The average restaurant could probably boost its profits by 20 to 30 percent through better menu design. Maybe even more.
The objective of menu design, of course, is to steer diners away from low-profit dishes and toward higher earning ones. Even if you’re not a restaurant owner — or a menu creator — it’s easy to understand how smart design choices can boost the bottom line.
Good and bad design is not just limited to restaurant menus, however. Smart creative is no less important when it comes to logos, business cards or Web site designs. But in instances of the latter, good and bad design choices are not always as easy to quantify. Their effects, however, are no less profound.
8. Poor scent trails. Hey, I just want my questions answered, ok? If I canâ€™t find things easily and quickly then I will look elsewhere. Your job is to help people to sniff out the information they need. This is where optimisation and testing comes in.
9. Key information is AWOL. I visited the Hoxton Hotel website recently to find out how much it costs to stay there. After a couple of minutes of hunting around I realised that there were no details on room rates (well, I couldn’t find any). It’s bizarre. Just for the record, there is no way I will click a â€˜Book A Roomâ€™ button just to see how much a hotel room costs. Iâ€™ll just book with The Zetter instead. Make sure the basics are all in place.
And my personal favorite, Number 11!
11. Too much flashing, scrolling shit. If Iâ€™m browsing the internet then itâ€™s usually a good sign that Iâ€™m not in a nightclub, which is the only environment where I personally tolerate lots of flashing lights. Yes, it can grab the attention, but not in a good way. It smacks of desperation and attention seeking, and is incredibly annoying. There is one notable exception to this rule, which is so crazy and personality-driven that itâ€™s hard to dislike!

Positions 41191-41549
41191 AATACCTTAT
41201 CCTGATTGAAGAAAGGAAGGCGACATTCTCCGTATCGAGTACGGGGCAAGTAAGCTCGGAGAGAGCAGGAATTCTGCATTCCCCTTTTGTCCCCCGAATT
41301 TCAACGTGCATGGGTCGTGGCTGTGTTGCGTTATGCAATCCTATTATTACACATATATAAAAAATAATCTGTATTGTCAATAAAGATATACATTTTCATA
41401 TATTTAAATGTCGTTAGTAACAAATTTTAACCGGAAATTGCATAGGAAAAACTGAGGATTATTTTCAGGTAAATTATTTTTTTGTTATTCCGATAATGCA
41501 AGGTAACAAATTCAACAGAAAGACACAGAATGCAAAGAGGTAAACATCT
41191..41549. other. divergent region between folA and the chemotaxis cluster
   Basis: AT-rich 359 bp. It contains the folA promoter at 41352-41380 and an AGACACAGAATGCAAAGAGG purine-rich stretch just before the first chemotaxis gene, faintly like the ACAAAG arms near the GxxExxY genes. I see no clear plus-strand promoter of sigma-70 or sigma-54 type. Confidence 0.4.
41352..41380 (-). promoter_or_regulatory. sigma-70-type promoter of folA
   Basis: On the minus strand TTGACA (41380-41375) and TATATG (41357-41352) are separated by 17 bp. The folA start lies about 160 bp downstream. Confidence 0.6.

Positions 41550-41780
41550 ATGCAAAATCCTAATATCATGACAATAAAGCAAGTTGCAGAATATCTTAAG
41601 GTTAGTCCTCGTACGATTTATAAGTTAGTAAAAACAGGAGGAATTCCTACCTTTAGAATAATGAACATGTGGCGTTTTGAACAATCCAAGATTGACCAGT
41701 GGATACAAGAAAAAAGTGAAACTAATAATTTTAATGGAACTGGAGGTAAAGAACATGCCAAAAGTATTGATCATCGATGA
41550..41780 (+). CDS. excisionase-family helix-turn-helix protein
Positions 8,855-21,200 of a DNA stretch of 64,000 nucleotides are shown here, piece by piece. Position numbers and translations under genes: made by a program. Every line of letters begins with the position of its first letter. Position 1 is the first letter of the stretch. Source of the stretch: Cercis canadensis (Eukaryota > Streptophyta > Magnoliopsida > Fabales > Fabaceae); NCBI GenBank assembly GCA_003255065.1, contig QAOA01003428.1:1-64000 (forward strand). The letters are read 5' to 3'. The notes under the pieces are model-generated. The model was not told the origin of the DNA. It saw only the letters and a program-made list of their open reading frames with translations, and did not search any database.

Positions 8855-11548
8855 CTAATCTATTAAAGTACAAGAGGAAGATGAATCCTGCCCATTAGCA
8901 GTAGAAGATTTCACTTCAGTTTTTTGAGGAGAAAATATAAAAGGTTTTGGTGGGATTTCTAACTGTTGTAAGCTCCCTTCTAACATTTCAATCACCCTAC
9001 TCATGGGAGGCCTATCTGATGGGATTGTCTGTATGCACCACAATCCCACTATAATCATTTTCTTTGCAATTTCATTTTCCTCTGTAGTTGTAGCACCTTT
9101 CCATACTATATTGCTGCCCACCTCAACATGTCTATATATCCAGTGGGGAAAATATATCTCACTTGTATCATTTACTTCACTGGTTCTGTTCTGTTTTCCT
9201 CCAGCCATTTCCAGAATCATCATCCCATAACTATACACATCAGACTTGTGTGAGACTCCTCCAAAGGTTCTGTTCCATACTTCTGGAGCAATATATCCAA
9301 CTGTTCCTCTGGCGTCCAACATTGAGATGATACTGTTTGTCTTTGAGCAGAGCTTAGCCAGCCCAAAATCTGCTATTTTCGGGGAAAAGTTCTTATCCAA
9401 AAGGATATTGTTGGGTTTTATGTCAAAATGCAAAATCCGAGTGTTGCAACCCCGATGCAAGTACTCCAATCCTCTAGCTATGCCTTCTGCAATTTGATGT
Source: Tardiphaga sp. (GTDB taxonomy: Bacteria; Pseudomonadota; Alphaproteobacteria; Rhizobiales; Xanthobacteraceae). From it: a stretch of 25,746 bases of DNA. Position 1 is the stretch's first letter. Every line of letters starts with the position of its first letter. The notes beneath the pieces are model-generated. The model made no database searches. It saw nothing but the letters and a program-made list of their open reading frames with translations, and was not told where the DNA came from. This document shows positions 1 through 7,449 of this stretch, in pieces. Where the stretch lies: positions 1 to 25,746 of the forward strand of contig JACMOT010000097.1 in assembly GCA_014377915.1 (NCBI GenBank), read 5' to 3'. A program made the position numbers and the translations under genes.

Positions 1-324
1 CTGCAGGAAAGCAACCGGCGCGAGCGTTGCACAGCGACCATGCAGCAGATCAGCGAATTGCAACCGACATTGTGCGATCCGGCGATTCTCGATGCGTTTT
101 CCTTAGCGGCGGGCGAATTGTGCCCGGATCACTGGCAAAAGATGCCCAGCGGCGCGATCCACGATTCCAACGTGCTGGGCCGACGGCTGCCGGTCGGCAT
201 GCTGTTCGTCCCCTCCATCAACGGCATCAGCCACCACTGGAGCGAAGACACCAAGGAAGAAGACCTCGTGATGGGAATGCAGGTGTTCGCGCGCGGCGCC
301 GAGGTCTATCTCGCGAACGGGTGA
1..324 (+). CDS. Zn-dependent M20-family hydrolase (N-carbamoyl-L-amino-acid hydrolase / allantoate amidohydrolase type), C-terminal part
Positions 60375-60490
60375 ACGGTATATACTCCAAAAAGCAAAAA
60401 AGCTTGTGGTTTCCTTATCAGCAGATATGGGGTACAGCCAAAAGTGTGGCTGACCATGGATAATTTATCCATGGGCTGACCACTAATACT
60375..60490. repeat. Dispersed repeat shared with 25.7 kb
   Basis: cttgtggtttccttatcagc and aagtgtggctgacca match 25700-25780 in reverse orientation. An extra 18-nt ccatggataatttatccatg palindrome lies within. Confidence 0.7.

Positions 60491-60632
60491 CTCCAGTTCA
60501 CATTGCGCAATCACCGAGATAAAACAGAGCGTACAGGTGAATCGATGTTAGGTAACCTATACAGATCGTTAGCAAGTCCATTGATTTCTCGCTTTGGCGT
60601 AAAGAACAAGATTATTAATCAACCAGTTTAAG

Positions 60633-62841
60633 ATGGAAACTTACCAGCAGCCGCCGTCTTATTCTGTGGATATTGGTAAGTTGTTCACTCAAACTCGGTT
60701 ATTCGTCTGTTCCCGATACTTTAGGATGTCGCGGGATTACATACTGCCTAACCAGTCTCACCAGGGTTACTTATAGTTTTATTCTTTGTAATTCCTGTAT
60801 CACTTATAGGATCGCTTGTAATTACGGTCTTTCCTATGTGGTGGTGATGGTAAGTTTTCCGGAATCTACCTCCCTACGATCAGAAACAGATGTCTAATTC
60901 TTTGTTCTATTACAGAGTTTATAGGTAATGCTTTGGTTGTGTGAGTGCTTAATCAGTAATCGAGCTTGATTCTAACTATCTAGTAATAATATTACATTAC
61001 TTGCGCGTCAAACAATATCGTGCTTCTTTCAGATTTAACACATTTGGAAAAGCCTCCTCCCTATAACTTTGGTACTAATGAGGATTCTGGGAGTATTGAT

For more than a decade, when we ask users for their first impression of (desktop) websites, the most frequently-used word has been “busy.” In contrast, the first impression of many iPad apps is “beautiful.”
Busy, in case you haven’t noticed, is bad. It’s confusing. Unfocused. And leaves the user without a clear idea of where to concentrate his or her attention. E-commerce designers discovered long ago that 2-column Web page designs produced significantly more sales than 3-column designs. Eye-tracking studies, which suggest that viewers tend to ignore the third column anyway, reinforce this notion. Far from giving users more information, junking up the page with every last tidbit of information is not only wasteful, it’s almost guaranteed to drive users away with a bomb cloud of information overload. That’s not what you want.
The Web site for Pagoda Rocks Boutique Guesthouse in Sihanoukville recently launched. The word guesthouse often carries budget connotations. But Pagoda Rocks is far more an upmarketÂ get-away than a mid-range flop-house. Many of the guesthouse rooms are actually standalone bungalows, with air-con, hot water and ocean views.
From a Web design standpoint, I riffed a lot on what the guesthouse’s local print designer had done, and used a little jQuery for nifty photo presentation. Like every Web site, it’s still a work in progress, but so far, it’s coming together nicely.